I often recall my childhood days, growing up in the Williamsburg section of Brooklyn in the Fifties and Sixties. Many of us were children of survivors—those heroic individuals who came to these shores penniless and broken but persisted in building Torah homes. America was foreign; the language strange. We, the sons and daughters, were expected to remain religiously strong even while exposed to the Sixties’ radicalism, the rapidly evolving counterculture, the permissiveness, the defiance against authority.
American society was undergoing widespread upheaval—Vietnam, the draft, ongoing protests and social change. It was a turbulent, chaotic time. What we needed was guidance and spiritual direction—not heavy-handed direction, but gentle, persuasive leadership. This is what our generation sought, and this is what we were fortunate enough to find in personalities such as Rabbi Sidney Hoenig, rabbi of the Young Israel of Brooklyn; Rabbi Solomon Sharfman, rabbi of the Young Israel of Flatbush; and Rabbi Gilbert Klaperman, who helped build the first yeshivah in Nassau County, among others.
Despite the fact that these rabbis had grown up in an entirely different era and were from a different generation, they related to us, empathized with our challenges, and understood our youthful struggles. They were effective leaders because they knew how to listen and understand.
This lesson in leadership is so beautifully expressed at the beginning of Sefer Shemot, in the personality of the greatest Jewish leader in all of Jewish history—Moshe Rabbeinu. Raised as a prince in Pharaoh’s palace, Moshe emerges one day to witness a taskmaster abusing a “lowly” slave—a Jew. Moshe does not turn aside or act indifferent. Despite his pampered upbringing, he feels the pain of his fellow Jew—deeply. So deeply in fact, that he murders the Egyptian. It was this act of empathy and compassion that leads Moshe on the road to leadership.
Unfortunately, the past few decades have seen a decline in the role of the shul rabbi. While in Europe the town rav was the most prestigious rabbinic position, with the rise of the American yeshivah movement, from the Seventies until quite recently, the prestige of the rosh yeshivah has grown, while regard for the shul rav has waned. To be sure, the rashei yeshivah are paradigms of Torah scholarship, preserving our mesorah by passing it down from generation to generation. But for the most part, rashei yeshivah do not deal with the pragmatic, day-to-day struggles facing their congregants, their communities. They do not have to bring Torah down to the masses, interpreting it on a daily basis, responding to their congregants’ various needs and stresses.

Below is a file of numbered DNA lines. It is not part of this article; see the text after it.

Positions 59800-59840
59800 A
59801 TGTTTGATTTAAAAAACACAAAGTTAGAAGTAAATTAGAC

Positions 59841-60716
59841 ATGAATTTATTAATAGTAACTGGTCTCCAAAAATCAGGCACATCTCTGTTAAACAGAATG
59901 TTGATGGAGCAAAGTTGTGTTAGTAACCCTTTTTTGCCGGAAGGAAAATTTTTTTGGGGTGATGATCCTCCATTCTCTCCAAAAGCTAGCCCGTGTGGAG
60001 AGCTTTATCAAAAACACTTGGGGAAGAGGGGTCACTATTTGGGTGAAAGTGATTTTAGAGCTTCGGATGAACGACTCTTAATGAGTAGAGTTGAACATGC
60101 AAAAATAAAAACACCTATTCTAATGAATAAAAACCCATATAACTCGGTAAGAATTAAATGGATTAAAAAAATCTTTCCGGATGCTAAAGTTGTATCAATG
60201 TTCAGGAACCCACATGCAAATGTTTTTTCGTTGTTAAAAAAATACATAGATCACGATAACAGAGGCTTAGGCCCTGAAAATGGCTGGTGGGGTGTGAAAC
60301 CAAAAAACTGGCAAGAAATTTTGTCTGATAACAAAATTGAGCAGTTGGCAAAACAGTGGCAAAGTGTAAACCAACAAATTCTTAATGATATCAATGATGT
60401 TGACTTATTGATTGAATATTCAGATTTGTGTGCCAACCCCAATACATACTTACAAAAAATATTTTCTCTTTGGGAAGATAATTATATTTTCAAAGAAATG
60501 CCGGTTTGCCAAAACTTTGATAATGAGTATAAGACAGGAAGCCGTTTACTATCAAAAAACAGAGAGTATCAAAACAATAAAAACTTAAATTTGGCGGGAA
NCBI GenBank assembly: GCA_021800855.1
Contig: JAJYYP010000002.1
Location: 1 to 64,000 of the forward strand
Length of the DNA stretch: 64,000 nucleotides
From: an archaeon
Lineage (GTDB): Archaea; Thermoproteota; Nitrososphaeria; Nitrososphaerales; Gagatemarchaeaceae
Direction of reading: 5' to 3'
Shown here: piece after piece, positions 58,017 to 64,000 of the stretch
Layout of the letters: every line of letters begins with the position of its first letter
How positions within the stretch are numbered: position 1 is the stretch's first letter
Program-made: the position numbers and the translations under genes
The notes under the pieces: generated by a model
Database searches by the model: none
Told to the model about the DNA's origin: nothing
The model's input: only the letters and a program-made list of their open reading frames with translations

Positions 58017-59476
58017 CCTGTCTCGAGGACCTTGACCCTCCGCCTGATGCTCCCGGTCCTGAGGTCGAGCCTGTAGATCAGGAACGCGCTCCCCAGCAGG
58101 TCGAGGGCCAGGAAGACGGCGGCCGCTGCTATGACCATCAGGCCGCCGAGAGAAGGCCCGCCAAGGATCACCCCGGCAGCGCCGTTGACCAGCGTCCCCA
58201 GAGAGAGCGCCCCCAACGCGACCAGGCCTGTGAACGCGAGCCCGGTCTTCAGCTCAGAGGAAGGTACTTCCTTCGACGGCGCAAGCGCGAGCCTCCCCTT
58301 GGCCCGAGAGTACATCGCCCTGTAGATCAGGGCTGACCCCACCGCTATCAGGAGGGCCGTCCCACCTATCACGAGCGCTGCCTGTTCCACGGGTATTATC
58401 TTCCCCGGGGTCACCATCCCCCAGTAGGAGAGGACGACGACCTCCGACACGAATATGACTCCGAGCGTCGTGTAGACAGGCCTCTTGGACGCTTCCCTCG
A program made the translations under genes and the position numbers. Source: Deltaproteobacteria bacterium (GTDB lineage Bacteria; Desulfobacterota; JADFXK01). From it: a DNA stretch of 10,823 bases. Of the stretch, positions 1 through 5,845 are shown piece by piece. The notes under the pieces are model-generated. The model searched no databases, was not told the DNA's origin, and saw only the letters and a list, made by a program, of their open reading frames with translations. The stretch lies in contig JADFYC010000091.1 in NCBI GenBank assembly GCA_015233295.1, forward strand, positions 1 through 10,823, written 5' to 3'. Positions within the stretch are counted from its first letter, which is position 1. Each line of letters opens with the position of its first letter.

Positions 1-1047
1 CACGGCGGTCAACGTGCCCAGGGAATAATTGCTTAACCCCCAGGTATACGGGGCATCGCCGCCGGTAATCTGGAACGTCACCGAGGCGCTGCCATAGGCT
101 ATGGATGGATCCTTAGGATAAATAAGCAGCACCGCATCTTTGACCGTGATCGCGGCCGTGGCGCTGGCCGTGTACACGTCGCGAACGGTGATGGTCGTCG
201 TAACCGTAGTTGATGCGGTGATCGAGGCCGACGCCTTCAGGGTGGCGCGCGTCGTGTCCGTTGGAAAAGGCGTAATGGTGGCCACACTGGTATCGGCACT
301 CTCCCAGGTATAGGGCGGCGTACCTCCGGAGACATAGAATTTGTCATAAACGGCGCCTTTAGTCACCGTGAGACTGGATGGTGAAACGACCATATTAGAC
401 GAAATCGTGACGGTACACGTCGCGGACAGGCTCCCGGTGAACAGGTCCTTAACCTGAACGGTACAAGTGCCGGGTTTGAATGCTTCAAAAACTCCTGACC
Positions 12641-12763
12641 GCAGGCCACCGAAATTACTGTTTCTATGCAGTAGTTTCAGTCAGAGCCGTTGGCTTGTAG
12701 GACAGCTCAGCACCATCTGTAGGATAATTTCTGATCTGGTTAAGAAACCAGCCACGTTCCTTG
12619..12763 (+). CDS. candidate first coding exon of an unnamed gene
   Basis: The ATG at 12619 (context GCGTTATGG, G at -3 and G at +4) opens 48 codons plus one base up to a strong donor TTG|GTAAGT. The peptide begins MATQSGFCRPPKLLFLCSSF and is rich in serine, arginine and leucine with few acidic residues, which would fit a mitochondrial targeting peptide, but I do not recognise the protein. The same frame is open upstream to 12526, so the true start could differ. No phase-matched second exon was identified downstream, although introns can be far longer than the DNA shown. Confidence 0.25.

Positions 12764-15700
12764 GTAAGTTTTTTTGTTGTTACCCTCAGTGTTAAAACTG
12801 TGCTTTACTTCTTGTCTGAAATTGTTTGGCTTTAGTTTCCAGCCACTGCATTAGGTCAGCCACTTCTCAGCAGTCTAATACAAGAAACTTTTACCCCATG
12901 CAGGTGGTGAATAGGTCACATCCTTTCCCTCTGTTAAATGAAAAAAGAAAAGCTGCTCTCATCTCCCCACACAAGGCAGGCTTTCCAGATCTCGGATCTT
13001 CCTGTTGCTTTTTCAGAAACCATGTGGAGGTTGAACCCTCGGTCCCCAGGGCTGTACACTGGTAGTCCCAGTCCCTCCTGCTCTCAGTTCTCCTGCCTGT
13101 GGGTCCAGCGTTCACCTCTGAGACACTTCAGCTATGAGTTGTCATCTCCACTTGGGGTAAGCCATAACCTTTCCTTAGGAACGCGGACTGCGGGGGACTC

The strong rabbinic leadership I experienced in my youth is especially needed today when the problems facing us are unusually complex. Unlike the Sixties, when the challenges to our community were mostly external, today our problems originate largely from within: the rising incidence of broken homes, the phenomenon of at-risk youth, the growing dependence on technology and its negative implications, and the excessive materialism, to name a few. We no longer have to contend with the draft or the social protests of the Sixties, but the turmoil and instability now affect our innermost sanctuaries—our homes.
In the pages ahead, we present a symposium on the Orthodox family in the twenty-first century featuring some of the most prominent mental health professionals and Torah personalities in the Orthodox world who respond to these problems with insight and empathy.
It is obvious that the shul rabbis participating in this symposium, from various communities around the US and even from abroad, exemplify the exceptional leadership of the past.
Nevertheless, there is no question that we are in need of strong rabbinic leadership. There are many Orthodox Jews who never had strong ties to a rosh yeshivah, and even among those who have had such a bond, such ties often weaken over time. If we want to seriously address the problems plaguing our homes and our communities, we must reinstate the shul rabbi as the communal pillar, as the indisputable spiritual guide of the kehillah. We need to restore influence and prestige to the rabbinate. Our rabbinic leaders can only be as effective as we allow them to be. And most importantly, we will only attract capable, knowledgeable Torah scholars to the rabbinate if we give them the kavod they deserve.
Despite my concerns, I remain optimistic about the future of the American rabbinate. Recently, one of the local shuls I daven at was in the process of selecting a new rabbi. Many capable candidates were considered, but the search narrowed to four finalists. Each one of those relatively young individuals is an articulate, genuine talmid chacham who, along with an accomplished rebbetzin, possesses a sincere desire to help the klal. Unfortunately, the shul could only select one. But if such promising young men are entering the rabbinate, I know that despite our current challenges, our future is bright.
Wishing all of you a chag kasher vesameach.